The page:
Fathersâ€™ role in childrenâ€™s lives has been conceptualized and measured in different ways over the last several decades. Originally, fathers were seen primarily as playing a `bread-winningâ€™ role, providing financial stability and material resources, but the more recent concept of `father involvementâ€™ highlights the fact that fathers' contributions include emotional and psychological factors as well.
Father involvement has been conceptualized in increasingly sophisticated terms over the years. Moving beyond purely quantitative measures (e.g., hours directly engaged with children, hours being accessible to children), researchers are also investigating more substantive measures such as time spent in play, companionship, and care giving. The factors facilitating father involvement, such as level of skill, confidence, gender-role beliefs, paternal identity, social supports, institutional practices, degree of motivation for being involved with children, and a past history of positive involvement by oneâ€™s own father comprise another key area of research.
Father involvement has been examined in many different contexts, including intact families where children reside with both biological parents, as well as families affected by separation, divorce, re-marriage, conflict, domestic violence, incarceration and other risk factors. Of course, when the father is relegated to the role of a visiting parent, the father-child relationship can be marginalized or potentially severed (Finley & Schwartz, 2007; Fabricius & Braver, 2003). But research has also determined that a non-resident father can have a powerful impact on his children through consistent engagement. Researchers have also examined parenting practices (including fathering) in different racial, ethnic, and socio-economic contexts within the U.S. and in different countries and cultures around the world.
According to Lamb (2004), the question of how father involvement influences child outcomes has received more attention by researchers than many other areas of fathering research, likely because of how important, complex, and controversial the question is. As reviewed by Lamb, most earlier studies had significant limitations in that they failed to consider and control for maternal involvement and often used the same source of self-report data for information about father involvement and child outcomes (e.g., an adult child recalling degree of father involvement in childhood and reporting on outcome measures himself). However, more recent studies have made methodological progress by taking into account maternal involvement and the mother-father relationship and by using different-source data.
Reviewing only these recent studies of higher methodological quality, Lamb (2004) concluded that 10 of 14 studies have found positive correlations between father involvement and child outcomes, including lower rates of behavior problems and delinquency, positive school attitudes, fewer non-marital pregnancies as young adults, improved mental health, higher self-esteem, higher educational achievement and income levels, and better life satisfaction.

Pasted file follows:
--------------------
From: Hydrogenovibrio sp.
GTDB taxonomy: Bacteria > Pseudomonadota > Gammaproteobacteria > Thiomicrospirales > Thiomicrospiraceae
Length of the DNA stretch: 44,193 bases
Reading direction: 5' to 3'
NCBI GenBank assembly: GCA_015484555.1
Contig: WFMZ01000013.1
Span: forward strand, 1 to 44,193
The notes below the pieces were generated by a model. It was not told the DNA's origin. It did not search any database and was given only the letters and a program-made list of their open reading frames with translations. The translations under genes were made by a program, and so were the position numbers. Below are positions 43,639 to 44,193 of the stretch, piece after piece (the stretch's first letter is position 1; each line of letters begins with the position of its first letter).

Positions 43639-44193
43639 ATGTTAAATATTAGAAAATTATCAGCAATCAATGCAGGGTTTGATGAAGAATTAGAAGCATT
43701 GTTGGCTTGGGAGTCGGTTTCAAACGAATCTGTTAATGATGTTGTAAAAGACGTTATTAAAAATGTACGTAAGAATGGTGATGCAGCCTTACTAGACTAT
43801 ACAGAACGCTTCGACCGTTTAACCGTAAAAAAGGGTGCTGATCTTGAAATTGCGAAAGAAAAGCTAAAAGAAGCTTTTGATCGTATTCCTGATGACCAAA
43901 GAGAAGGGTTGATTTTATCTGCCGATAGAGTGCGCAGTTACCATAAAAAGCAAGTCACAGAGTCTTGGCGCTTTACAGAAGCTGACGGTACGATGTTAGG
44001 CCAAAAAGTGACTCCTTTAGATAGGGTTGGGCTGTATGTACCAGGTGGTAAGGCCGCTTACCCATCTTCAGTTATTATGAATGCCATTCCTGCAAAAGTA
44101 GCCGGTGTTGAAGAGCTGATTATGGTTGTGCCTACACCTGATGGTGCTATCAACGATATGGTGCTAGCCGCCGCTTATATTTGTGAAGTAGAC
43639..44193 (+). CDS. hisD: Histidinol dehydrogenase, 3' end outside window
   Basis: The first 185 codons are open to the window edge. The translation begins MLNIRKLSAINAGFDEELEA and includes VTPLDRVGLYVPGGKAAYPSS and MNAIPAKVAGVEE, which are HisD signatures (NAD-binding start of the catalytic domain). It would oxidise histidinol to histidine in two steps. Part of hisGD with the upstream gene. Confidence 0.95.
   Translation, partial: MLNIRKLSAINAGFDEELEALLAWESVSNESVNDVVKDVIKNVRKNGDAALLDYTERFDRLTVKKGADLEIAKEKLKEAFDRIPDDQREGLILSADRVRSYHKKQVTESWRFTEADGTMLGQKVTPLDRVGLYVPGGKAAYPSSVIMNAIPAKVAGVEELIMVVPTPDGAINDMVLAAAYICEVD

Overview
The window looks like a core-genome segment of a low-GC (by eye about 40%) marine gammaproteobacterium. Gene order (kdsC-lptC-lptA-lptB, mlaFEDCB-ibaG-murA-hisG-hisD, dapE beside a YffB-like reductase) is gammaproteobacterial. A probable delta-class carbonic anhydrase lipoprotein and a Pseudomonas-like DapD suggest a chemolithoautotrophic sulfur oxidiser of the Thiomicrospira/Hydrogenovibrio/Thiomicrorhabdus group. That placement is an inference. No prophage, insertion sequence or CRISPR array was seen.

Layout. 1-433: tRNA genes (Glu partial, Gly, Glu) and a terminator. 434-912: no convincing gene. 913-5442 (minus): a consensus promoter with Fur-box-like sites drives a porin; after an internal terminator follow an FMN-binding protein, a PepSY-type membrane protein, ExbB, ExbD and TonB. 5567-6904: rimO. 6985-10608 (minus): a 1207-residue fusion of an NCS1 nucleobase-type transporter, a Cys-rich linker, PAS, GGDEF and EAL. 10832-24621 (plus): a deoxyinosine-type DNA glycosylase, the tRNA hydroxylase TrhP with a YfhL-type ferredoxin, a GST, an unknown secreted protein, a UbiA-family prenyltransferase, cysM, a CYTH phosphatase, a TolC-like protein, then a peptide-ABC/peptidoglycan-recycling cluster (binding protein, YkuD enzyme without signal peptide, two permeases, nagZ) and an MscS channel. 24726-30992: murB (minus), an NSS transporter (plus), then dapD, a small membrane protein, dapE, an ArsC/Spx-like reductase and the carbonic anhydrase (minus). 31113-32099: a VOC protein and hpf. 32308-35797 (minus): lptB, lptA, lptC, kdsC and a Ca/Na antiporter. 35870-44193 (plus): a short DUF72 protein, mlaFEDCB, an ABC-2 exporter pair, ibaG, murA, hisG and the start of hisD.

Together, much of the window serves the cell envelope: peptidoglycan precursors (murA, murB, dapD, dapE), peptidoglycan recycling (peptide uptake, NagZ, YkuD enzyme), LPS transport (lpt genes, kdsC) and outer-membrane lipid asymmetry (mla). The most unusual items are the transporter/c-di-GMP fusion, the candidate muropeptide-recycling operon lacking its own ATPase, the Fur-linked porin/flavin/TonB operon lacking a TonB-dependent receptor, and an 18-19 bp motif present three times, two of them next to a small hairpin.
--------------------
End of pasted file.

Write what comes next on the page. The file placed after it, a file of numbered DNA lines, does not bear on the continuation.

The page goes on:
In a more recent review of the literature, Sarkadi, Kristiansson, Oberklaid, and Bremberg (2008) reviewed 24 studies of father involvement, and concluded that â€śactive and regular engagement in the child predicts a range of positive outcomesâ€¦Father engagement reduces the frequency of behavioral problems in boys and psychological problems in young women; it also enhances cognitive development while decreasing criminality and economic disadvantage in low SES familiesâ€ť (Sarkadi et al, 2008, p. 157, italics in original).
One study concluded that it is â€śthe closeness felt by the child to the fatherâ€ť that is most predictably associated with positive life outcomes for the child 25 years later (Furstenberg & Harris, 1993). And another study demonstrated that the closer the connection between father and child, the better the outcomes for the father and the child (Easterbrooks & Goldberg, 1984). Clearly, research demonstrates that father engagement influences child development in critically important ways.
Thus, while father involvement is clearly associated with positive child outcomes, many questions remain. Most importantly, research has not yet identified exactly what types of involvement, engagement, or activities between fathers and children are most important. As concluded by Sarkadi et al. (2008), â€śno specific form of engagement has been shown to yield better outcomes than anotherâ€ť (p. 153). Thus, more research is needed to demonstrate exactly how and why fathers play an important role in their childrenâ€™s lives.